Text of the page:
The Department of Education will fine Corinthian Colleges $29.6 million for lying to students at its Heald College chain, citing almost 1,000 examples of defrauding students about job placement rates. The government will also cut off federal financial aid, the lifeblood of most for-profit colleges, to all Heald schools, and forbid them from enrolling new students.
The action will likely deal a crushing blow to Heald, which has been fighting for its life in the face of a forced shutdown of Corinthian by the Education Department. The school launched a campaign to find a buyer for its campuses late last week, just days before the government hit the school with its findings.
The department's fine might also mean bankruptcy for Corinthian, which has far less than $30 million in its coffers. Delisted from the stock exchange, where it had been trading at less than 5 cents a share, the company has even resorted to selling off automotive equipment to keep open its doors.
Heald, which has campuses in California, Oregon, and Hawaii, is attempting to find a buyer for its 13 schools, nearly a year after the Education Department said it was forcing Corinthian to sell off all of its schools in the face of a litany of investigations and lawsuits. While a nonprofit bought most of the campuses of Everest, Corinthian's largest chain, a buyer has yet to be found for Heald.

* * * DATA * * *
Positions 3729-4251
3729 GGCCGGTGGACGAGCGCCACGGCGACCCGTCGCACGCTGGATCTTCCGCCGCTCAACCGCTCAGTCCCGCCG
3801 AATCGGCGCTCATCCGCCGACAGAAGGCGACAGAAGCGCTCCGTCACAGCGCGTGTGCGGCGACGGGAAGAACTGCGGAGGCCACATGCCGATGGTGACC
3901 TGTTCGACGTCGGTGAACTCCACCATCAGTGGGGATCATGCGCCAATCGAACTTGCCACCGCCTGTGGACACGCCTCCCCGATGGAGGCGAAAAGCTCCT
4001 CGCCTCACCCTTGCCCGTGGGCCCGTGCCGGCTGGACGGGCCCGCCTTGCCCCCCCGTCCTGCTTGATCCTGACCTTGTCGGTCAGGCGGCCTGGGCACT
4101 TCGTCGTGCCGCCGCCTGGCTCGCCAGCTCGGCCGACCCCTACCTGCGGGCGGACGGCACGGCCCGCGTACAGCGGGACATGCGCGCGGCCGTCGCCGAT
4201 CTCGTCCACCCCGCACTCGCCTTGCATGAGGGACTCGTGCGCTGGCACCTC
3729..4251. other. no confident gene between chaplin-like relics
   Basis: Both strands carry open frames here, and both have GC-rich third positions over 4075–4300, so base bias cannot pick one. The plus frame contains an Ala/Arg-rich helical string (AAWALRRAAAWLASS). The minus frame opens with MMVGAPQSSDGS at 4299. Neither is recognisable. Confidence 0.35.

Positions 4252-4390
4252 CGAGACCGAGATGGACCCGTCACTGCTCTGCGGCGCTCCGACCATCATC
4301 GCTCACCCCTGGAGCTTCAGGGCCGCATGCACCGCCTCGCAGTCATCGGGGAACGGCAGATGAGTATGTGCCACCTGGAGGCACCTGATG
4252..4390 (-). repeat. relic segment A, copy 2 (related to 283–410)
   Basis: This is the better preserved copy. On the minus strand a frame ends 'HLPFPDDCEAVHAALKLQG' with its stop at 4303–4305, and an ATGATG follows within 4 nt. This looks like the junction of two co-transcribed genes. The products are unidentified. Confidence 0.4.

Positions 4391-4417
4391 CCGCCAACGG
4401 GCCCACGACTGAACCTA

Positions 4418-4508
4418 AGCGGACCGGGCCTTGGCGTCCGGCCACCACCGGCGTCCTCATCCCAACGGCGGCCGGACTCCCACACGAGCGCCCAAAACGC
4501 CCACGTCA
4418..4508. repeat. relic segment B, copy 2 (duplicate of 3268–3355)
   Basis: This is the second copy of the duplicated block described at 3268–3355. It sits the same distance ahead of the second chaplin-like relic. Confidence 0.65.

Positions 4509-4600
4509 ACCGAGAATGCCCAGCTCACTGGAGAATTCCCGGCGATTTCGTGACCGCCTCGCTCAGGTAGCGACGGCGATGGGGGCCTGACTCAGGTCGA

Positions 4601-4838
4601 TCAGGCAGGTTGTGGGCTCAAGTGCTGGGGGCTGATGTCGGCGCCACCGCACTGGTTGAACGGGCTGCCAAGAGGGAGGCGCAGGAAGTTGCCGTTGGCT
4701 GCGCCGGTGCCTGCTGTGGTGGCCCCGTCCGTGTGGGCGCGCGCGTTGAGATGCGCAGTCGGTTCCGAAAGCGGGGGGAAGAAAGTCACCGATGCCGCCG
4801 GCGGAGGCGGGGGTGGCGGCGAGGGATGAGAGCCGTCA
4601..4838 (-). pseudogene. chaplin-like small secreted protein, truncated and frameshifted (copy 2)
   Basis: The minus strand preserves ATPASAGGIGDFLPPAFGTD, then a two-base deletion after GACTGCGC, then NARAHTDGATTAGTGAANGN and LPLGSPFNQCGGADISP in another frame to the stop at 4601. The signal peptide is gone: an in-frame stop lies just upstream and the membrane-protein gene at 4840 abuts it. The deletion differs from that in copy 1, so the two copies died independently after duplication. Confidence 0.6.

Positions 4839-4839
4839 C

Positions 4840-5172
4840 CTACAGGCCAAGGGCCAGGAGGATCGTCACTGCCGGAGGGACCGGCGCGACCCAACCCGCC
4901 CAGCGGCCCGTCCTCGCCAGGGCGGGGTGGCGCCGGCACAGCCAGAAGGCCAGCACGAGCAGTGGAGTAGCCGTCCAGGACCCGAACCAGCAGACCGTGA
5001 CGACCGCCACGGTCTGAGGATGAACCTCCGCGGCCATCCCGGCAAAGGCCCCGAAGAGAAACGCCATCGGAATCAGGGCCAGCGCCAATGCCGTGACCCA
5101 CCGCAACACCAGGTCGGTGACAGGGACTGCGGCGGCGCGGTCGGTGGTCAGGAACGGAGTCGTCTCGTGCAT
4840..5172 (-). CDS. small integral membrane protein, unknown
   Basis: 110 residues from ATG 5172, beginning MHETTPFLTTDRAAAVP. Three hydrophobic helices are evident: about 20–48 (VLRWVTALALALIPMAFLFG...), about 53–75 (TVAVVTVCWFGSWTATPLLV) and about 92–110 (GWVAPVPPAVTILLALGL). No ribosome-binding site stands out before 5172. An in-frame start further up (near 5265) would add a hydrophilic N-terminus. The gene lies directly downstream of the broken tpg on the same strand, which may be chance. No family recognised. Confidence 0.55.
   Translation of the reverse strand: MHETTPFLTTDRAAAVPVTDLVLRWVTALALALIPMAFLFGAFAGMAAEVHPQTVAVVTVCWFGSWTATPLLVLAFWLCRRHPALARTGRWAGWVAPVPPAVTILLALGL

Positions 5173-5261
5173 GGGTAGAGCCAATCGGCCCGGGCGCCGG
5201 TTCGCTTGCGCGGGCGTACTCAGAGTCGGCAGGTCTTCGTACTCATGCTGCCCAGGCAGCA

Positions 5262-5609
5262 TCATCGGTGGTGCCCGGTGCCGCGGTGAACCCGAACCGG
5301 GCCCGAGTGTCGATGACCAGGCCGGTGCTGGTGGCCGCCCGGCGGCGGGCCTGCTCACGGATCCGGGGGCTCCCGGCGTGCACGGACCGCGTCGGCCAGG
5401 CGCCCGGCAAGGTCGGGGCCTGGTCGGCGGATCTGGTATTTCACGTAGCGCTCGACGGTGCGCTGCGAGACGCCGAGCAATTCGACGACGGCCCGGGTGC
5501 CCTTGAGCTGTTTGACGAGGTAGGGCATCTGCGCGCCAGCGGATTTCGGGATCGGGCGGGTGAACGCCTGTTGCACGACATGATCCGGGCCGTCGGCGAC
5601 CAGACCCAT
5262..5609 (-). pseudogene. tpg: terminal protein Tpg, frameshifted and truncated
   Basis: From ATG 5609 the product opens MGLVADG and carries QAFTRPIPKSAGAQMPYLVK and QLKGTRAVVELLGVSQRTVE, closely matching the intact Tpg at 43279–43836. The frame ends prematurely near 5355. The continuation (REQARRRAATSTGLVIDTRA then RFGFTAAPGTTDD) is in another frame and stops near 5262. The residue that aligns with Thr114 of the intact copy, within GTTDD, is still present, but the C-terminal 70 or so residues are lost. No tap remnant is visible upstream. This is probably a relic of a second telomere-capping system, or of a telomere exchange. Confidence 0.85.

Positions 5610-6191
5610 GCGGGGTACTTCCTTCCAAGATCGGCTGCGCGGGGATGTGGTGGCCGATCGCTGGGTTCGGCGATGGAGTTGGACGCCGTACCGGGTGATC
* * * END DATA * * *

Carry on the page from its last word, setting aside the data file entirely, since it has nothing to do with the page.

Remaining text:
In a letter to Corinthian's CEO, Jack Massimino, the Education Department laid out a raft of violations relating to Corinthian's promises to students and lies to the school's accreditor. The school falsified its job placement rates, the department said, in one example by counting an accounting student's prior job at Taco Bell as a successful job placement.
The department's action against Heald could also be a boon to students seeking debt relief on the tens of thousands of dollars they incurred in loans at Corinthian schools. In its press release, the government — which had previously stayed silent on debt relief for students — said it was "working on a process to help federal student loan borrowers submit a defense to repayment of their federal student loans."
A Corinthian spokesman, Joe Hixson, said the Education Department's fines were a violation of due process, and that the government's allegations were "highly questionable," threatening Heald's future by damaging its prospects of finding a buyer.
"These unfounded, punitive actions do nothing to advance quality education in California, but would certainly shatter the dreams and aspirations of Heald students and the careers of its employees," he said.